Essays, Prose, Writing

False Abstractions on the Meaning of Identity


Who am I? Long buried, this question has escaped from my consciousness for some time, but only recently have I begun to wonder if it never really left. The anxiety and uncertainty about my identity has manifested itself in various forms under an array of names. Will I be a failure in life? Do I have any meaning? Am I a creative individual? Am I ethical in my actions? Am I Bipolar? Can I be disciplined in my daily life? Am I a night owl or will I ever be able to wake up early in the mornings to sip my latte and watch the sun rise as I ponder the beauty of existence?

The anxiety has not disappeared with the simple quandary of wondering who “I” am, but rather, it has catapulted that question, shot it in midair, and shattered it into a thousand different sub-anxieties that permeate my thoughts at every second.

I am a student. Being a student has been my identity en vogue, and I have worked vigorously to pursue and a place on which I can attach myself. I am a student. I must be a perfect student in order to see the value in my existence. I am not a perfect student, therefore I do not see the value in my existence. I skip class more than I find acceptable, and I do not know everything. Sometimes, my handwriting is sloppy. Sometimes, I mispronounce a word. Sometimes, I haven’t read the material before class or outlined and memorized its contents.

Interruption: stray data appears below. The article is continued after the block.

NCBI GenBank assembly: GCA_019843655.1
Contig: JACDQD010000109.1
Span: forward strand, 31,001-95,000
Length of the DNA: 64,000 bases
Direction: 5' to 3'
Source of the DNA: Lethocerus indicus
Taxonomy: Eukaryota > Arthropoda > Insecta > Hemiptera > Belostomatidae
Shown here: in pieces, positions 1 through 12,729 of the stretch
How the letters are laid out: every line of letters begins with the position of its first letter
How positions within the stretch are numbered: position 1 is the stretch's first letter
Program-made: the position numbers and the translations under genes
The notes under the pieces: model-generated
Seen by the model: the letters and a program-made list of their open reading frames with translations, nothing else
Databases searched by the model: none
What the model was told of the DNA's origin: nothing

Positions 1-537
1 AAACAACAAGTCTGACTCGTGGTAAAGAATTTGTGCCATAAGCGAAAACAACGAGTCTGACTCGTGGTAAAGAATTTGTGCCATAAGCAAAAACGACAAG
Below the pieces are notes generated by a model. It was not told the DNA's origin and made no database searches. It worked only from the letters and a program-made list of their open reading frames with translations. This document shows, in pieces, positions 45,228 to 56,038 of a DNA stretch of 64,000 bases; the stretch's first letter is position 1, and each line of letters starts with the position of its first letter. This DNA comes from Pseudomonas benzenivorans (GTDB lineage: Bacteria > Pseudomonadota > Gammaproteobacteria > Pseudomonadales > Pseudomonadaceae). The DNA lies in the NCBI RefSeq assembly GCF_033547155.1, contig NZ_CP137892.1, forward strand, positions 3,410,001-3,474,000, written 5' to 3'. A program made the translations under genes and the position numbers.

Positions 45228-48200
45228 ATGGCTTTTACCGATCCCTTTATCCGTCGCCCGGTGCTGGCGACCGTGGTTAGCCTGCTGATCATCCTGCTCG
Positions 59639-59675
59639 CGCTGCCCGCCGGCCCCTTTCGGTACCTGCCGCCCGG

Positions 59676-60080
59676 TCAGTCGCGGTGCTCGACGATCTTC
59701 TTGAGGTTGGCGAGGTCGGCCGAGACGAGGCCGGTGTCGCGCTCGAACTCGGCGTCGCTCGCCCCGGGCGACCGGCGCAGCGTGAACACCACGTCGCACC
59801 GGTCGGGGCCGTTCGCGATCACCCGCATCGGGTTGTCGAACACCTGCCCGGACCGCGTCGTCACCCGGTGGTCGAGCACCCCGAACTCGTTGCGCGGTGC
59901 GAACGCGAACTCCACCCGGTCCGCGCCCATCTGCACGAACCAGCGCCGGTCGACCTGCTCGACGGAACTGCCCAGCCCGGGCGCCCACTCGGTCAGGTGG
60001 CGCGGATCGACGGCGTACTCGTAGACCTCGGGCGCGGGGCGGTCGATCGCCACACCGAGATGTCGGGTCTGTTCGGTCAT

But what makes me feel incredibly miserable is how I am not surrounded by perfect students. Being a person who is uncertain about my own identity means I am looking for organism with which I can play “host.” An imperfect environment, imperfect friends, and imperfect abilities means that I am not perfect. Since I feel that I cannot be perfect like I expect of myself, the next place to exert pressure would be outwardly. How can I find value in my existence if everyone around me is flawed? How can I know everything if I do not have classmates that know much at all? How can I be a perfect pupil when my professor in not Einstein?  I can’t. This is logical, but what’s missing in my desperate logic, is that perfection is unobtainable. Impossible. It will never happen. Ouch.